Total department wide spending on overtime pay has also increased dramatically, with the $198 million spent on overtime last year representing a 74 percent increase from the $114 million spent in 2012.

The data also indicate that the total number of firefighters has remained relatively flat over the past 5 years, with the 2,066 firefighters listed on the 2017 payroll report representing a 3 percent increase from 2012.

As discussed in more detail in last year’s report, overtime pay at LAFD is significantly above the levels found at many of its peer departments nationwide.

Los Angeles County

A similar narrative played out at the county, where an agency-high $322,677 overtime payout boosted Los Angeles County Fire Captain Sergio Burciaga’s total compensation to $518,998.

The next 4 county employees who received the largest overtime pay were:

  1. Battalion Chief Thomas Ray: $283,529 in OT and $602,627 in total pay and benefits.
  2. Fire Captain Timothy Bauer: $275,560 in OT and $489,713 in total pay and benefits.
  3. Battalion Chief Dennis Breshears: $272,511 in OT and $580,216 in total pay and benefits.
  4. Fire Captain Richard Mullen: $263,501 in OT and $477,816 in total pay and benefits.

Like the city department, the county fire department also saw a tenfold increase in the number of $100,000-plus overtime payouts, which rose from 60 in 2012 to 645 last year.

Total overtime spending at the county fire department rose 52 percent over that same time period, reaching an all-time high of $212 million last year.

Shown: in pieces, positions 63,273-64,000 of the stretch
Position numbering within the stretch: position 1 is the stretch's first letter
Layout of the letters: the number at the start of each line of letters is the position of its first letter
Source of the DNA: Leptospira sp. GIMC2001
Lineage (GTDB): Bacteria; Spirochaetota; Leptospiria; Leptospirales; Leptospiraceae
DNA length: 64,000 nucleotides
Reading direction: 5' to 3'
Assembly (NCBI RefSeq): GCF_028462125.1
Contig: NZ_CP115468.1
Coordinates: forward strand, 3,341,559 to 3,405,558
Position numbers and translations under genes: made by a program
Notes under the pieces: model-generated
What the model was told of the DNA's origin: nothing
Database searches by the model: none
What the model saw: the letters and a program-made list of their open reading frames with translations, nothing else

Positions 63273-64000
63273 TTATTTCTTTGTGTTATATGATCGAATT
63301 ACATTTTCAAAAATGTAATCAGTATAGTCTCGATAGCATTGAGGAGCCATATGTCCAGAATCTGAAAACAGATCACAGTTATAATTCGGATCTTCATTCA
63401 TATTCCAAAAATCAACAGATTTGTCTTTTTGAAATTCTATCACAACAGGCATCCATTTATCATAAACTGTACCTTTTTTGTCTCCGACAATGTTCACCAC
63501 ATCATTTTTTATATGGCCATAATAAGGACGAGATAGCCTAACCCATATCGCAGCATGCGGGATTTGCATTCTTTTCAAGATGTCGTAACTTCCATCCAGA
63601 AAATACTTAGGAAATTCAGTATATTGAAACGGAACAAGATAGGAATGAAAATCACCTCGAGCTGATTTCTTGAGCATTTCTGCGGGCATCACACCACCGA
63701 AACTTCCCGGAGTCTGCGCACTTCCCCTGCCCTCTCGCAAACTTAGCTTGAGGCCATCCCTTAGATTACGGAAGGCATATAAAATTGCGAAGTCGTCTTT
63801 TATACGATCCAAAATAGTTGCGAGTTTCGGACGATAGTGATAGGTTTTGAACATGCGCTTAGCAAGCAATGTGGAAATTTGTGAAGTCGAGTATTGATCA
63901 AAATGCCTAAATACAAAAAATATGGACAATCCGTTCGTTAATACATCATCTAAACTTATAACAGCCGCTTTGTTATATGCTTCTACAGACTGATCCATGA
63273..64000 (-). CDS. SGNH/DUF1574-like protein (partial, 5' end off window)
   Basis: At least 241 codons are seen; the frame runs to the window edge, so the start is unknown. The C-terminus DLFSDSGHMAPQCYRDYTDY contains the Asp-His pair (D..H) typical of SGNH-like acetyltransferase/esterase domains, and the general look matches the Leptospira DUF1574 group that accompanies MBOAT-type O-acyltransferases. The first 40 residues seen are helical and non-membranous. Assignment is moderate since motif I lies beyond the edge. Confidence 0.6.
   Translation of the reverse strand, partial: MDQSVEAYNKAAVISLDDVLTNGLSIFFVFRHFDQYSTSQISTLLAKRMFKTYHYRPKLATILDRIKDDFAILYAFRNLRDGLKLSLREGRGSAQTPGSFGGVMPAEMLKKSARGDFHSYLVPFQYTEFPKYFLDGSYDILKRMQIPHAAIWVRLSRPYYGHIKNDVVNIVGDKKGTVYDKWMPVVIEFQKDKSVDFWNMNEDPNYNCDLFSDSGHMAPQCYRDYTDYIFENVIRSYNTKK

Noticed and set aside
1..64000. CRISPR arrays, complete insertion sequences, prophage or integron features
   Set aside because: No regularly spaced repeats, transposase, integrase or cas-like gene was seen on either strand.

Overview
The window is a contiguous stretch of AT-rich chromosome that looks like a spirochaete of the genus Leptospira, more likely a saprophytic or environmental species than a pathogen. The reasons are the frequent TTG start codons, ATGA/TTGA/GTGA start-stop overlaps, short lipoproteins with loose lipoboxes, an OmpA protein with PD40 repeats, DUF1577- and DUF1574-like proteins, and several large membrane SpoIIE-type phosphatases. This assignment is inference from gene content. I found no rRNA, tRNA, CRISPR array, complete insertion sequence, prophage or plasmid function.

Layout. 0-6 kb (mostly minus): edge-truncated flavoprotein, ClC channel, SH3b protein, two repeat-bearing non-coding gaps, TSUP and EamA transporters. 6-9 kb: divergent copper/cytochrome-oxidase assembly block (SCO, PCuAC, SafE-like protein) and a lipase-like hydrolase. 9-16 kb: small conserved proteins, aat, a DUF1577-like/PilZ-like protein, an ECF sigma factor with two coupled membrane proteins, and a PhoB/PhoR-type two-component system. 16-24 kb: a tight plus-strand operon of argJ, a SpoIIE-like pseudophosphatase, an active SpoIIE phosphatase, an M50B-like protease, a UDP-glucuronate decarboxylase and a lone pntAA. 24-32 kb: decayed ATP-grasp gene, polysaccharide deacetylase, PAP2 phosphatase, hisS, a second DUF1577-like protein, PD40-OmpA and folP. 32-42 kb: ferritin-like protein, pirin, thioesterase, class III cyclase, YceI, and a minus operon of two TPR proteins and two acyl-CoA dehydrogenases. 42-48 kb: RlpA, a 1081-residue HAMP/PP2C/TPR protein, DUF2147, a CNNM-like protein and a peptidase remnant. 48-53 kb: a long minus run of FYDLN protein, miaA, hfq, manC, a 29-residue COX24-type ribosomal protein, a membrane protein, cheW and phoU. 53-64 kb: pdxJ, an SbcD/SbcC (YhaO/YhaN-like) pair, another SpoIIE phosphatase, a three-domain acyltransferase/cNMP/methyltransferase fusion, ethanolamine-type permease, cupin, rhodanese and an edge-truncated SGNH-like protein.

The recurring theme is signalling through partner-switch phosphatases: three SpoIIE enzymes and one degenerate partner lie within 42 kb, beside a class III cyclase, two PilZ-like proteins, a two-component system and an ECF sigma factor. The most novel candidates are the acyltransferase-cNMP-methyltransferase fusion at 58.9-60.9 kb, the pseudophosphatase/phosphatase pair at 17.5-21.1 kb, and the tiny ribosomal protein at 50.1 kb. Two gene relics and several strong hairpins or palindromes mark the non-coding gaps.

The dramatic rise in overtime spending occurred despite an increase in the number of county firefighters, according to the data. In 2017, the county spent $319 million on base salaries for its 2,992 firefighters — a 14 percent increase from the $280 million spent for the 2,866 county firefighters listed on the 2012 payroll report.

Six-figure leave time payouts

County employees can also boost their regular earning by cashing in unused leave. Last year, 209 employees received over $100,000 each in unused leave payouts, with twelve employees receiving payouts in excess of $250,000. The top 3 leave time payouts went to:

  1. Former Chief Public Defender Ronald Brown, who received a $358,572 leave time payout.
  2. Former Sheriff Captain Douglas Fetteroll, who received a $315,474 leave time payout.
  3. Former Sheriff Lieutenant David Smith, who received a $288,950 leave time payout.

Total county employee compensation hit an all-time high of nearly $12 billion — up nearly 31 percent from 2012.

To explore the entire 2017 Los Angeles County payroll report in a searchable and downloadable format, please click here.